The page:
Caritas staff from Poland and Nepal check earthquake relief material packets at Assumption Catholic Church in Lalitpur, Nepal, May 7.

CNS PHOTO | ANTO AKKARA

Caritas staff from Poland and Nepal check earthquake relief material packets at Assumption Catholic Church in Lalitpur, Nepal, May 7.

June 15, 2015
MICHAEL SWAN
THE CATHOLIC REGISTER

TORONTO – Nepalese are busy rebuilding their country nearly two months after the first of two devastating earthquakes.

But the mountainous Asian nation got its practice in disaster recovery putting communities back together during more than a decade of civil war between Maoist rebels and government forces – a war that set individual communities in violent opposition to one another.

The Catholic Caritas network was on the frontlines of the battle for peace and reconciliation through the 1990s right up to the 2006 agreement which ended the war.

Throughout that period Caritas developed deep connections in isolated communities throughout 36 of Nepal's 75 districts, said a former Caritas Nepal co-ordinator now living in Toronto.

Mukti Suvedi spent nine years working for Caritas Nepal, and today he sees a successful recovery effort that rests on the network Caritas built up during the war.

"Caritas' strength is always the NGOs working in the grassroots. These NGOs have different communities working with them. We need that," said Suvedi.

Since Nepal was hit with a magnitude 7.8 earthquake April 25 followed by a magnitude 7.3 aftershock May 12, Caritas distributed shelter kits, water and food aid to more than 100,000 people.

The Catholic agency with worldwide connections has been effective despite the fact Christians are less than two per cent of Nepal's population.

Religion is no barrier and Caritas is a trusted agency because it works with local partner agencies, Suvedi said.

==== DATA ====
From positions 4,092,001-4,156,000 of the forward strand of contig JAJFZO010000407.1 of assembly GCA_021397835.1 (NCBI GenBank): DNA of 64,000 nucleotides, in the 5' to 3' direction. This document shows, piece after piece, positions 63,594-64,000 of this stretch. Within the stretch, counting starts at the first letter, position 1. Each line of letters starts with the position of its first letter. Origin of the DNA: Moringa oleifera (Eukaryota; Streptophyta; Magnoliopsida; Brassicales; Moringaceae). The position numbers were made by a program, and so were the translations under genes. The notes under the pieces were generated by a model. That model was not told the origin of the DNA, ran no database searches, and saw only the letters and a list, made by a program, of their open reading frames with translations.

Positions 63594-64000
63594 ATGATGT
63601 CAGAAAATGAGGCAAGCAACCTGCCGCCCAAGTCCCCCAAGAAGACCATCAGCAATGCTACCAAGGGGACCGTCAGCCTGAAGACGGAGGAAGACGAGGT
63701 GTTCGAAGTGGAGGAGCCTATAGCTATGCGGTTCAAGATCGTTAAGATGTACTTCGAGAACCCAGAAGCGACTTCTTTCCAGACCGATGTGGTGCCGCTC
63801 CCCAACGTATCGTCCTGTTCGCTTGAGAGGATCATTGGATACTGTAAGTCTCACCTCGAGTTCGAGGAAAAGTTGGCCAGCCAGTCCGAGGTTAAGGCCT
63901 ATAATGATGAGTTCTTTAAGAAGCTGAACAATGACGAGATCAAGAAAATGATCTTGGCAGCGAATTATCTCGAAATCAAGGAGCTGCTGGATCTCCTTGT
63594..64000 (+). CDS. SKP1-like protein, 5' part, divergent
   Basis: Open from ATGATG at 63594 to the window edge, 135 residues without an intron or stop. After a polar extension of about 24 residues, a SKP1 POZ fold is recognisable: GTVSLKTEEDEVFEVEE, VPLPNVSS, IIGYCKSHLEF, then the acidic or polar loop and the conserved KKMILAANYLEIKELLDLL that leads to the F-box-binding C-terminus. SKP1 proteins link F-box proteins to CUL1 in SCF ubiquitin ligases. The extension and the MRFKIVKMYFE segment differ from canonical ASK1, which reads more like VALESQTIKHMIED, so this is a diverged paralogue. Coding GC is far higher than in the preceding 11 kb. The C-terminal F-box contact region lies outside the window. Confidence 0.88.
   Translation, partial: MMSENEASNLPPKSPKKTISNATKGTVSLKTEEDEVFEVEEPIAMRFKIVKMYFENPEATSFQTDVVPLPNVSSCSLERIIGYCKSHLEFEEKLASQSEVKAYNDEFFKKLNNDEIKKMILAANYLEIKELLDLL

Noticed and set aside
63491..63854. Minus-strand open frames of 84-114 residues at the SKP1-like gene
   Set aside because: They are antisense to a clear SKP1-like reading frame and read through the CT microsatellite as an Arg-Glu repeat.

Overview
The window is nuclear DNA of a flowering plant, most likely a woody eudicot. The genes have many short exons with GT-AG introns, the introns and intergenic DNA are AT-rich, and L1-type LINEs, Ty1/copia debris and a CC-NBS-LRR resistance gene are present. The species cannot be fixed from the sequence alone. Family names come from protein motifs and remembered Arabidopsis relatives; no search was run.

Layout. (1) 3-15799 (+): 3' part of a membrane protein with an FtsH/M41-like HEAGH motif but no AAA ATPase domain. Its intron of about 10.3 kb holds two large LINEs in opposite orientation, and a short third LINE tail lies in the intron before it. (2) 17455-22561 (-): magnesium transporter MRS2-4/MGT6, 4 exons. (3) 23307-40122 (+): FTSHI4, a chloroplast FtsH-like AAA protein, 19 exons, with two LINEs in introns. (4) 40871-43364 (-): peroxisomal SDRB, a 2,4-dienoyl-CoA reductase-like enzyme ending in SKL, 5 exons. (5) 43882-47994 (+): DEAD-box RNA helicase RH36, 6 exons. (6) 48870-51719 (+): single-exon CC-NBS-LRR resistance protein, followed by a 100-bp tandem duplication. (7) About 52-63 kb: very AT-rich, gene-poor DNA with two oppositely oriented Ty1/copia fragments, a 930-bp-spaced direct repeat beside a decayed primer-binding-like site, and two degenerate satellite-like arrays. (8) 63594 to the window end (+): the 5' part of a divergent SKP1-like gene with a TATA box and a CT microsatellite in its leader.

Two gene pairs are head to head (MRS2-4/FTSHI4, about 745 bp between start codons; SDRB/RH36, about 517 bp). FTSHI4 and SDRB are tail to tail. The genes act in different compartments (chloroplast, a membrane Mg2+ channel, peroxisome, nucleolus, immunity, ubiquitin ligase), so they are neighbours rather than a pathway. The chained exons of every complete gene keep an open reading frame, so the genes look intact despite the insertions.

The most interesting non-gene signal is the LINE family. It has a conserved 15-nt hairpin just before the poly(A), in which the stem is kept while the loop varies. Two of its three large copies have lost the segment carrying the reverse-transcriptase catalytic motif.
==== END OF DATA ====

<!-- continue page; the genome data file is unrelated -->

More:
While the civil war may be over, with former Maoist fighters integrated into Nepal's army since 2012, the mountain kingdom's transition from a constitutional monarchy to a republic has been stalled since 2008.

POLITICAL DEADLOCK

The political leadership in Kathmandu has been unable to agree on a constitution, and Suvedi worries the political deadlock may eventually get in the way of disaster recovery.

"The resilience of the people is really appreciated, whether it's during the conflict or with what's happening now with the earthquake," Suvedi said.

But Nepal's political division has the potential to slow down recovery efforts.

"Political parties are trying to form a coalition government at this moment to come up with a substantial recovery and rebuilding project," he said. "But it's not meaningful at this point."

POLITICIZED CIVIL SERVICE

Frequent, rapid changes in government has left Nepal without much long-term planning ability and politicized much of its civil service.

The Canadian Catholic Organization for Development and Peace has raised $3.5 million for its Caritas partner in Nepal. Almost all of that will be eligible for federal government matching funds.